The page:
This book is sort of a Plutarch’s Lives of British Scientists in the late 1700s and early 1800s. This is both a good an bad thing, because Holmes gives sketches of a number of scientists and talks about a broad range of experiments and fields. He also introduces some of the human element of science and the relationship some scientists had with poets like Byron and Shelly.
That said, this book have easily been three or four books about different people. As I read the book, I kept looking for anchoring themes to connect all the stories together. While there was an attempt made to do this, it was primarily just one of “this is how science advances”. While that is interesting in and of itself, I think it could have been edited better.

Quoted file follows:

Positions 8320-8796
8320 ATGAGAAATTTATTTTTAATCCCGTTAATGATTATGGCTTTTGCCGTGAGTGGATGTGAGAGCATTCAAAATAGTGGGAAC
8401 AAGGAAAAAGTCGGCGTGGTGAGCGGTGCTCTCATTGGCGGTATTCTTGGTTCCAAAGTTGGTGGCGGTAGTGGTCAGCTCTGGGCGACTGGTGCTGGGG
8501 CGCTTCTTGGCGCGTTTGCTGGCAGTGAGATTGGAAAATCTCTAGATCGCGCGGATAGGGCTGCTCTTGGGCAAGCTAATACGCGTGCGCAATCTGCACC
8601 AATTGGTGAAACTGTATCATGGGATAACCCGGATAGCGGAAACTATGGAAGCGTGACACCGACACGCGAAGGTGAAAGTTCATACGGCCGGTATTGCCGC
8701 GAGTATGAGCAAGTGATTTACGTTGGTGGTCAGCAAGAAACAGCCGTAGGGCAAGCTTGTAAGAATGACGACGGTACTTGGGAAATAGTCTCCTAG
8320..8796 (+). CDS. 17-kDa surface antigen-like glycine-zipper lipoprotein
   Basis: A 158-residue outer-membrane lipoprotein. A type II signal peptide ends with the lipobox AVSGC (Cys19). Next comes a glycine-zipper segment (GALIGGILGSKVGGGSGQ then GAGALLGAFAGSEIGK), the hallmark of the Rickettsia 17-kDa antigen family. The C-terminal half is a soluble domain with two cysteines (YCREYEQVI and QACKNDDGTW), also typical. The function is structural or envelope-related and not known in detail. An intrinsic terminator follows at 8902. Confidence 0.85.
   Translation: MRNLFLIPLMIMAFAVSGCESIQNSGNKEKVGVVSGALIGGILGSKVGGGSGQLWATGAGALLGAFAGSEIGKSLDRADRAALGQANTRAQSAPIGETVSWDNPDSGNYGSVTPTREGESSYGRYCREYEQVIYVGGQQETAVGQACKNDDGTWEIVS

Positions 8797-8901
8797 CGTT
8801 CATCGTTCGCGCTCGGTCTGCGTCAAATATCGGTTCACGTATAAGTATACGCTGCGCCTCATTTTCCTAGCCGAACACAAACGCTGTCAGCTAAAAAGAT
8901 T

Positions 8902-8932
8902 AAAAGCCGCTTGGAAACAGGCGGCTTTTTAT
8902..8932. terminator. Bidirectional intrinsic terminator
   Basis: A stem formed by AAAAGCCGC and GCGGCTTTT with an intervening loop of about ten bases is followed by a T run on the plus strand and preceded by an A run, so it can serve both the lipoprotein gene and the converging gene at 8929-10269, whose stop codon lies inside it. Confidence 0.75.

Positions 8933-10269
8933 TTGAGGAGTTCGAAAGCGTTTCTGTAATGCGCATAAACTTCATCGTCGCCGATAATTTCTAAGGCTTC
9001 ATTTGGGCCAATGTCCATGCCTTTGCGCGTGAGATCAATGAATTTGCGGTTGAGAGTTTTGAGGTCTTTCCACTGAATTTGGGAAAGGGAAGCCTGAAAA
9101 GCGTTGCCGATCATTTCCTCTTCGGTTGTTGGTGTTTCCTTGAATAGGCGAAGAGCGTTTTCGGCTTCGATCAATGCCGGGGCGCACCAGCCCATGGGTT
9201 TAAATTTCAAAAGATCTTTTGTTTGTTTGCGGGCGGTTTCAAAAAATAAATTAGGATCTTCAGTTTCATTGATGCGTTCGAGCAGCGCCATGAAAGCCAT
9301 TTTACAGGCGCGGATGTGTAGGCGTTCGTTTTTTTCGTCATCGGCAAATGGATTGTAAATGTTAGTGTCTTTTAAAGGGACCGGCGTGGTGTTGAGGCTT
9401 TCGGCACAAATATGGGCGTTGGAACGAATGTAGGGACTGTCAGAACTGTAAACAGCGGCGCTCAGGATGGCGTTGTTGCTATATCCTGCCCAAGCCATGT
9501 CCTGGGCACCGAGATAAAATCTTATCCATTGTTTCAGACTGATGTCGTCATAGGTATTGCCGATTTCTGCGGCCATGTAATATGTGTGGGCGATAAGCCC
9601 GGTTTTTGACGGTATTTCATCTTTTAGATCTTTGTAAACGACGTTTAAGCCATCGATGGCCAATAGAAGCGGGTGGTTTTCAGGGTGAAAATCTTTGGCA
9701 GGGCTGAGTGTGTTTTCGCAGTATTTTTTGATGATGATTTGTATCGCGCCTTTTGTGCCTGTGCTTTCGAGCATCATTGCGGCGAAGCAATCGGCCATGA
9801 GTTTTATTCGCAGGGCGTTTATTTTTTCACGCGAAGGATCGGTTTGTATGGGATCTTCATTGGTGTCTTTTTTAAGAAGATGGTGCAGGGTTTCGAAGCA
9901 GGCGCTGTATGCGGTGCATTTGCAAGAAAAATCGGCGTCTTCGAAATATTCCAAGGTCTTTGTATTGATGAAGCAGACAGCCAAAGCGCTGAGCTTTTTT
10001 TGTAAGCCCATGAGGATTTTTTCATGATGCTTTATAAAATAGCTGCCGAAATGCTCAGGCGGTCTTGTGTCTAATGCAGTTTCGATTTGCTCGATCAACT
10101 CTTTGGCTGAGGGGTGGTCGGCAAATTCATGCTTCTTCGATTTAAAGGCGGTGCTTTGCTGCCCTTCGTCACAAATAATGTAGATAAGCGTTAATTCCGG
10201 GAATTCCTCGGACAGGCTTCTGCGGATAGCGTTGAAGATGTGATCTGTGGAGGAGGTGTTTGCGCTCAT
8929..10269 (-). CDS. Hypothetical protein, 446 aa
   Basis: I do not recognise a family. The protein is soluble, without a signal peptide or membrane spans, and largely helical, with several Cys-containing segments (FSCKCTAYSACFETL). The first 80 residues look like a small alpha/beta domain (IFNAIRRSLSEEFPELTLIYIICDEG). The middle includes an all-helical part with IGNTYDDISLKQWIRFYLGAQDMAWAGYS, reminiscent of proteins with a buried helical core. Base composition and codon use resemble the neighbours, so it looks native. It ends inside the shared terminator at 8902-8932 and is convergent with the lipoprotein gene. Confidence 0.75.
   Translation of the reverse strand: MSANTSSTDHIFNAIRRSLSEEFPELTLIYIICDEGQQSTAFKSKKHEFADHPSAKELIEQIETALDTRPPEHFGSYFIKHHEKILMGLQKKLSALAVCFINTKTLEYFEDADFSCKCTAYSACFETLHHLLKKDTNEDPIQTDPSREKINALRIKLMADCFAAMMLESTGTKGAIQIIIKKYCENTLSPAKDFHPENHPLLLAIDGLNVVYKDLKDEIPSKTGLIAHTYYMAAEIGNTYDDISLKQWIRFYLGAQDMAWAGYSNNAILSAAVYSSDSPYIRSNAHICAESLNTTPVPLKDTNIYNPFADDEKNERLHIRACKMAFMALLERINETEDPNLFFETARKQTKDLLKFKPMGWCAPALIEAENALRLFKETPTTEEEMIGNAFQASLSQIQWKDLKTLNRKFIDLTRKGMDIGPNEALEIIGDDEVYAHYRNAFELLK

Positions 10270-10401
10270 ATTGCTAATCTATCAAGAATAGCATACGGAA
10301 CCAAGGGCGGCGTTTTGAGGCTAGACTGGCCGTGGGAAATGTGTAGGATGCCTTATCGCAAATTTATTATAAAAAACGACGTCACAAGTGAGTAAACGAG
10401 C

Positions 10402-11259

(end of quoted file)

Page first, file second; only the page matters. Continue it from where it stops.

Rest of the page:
One recurring person throughout is Joseph Banks, who was President of the Royal Society for Science for much of the book. He pops up, but is not quite the anchor that he could be.
The book was well-researched, and it seems the author wanted to make sure that none of that research went to waste. While there were interesting pieces in each chapter to pull me along, I found myself wanting more connection between all the stories.
That said, I will keep it on my bookshelf. If I ever need a reference for this period or on things like exploration in Africa or the development of anesthesia, I know I can turn to this book.
I would recommend this book to anyone interested in the history and philosophy of science and those interested in British history in the 18th and 19th centuries.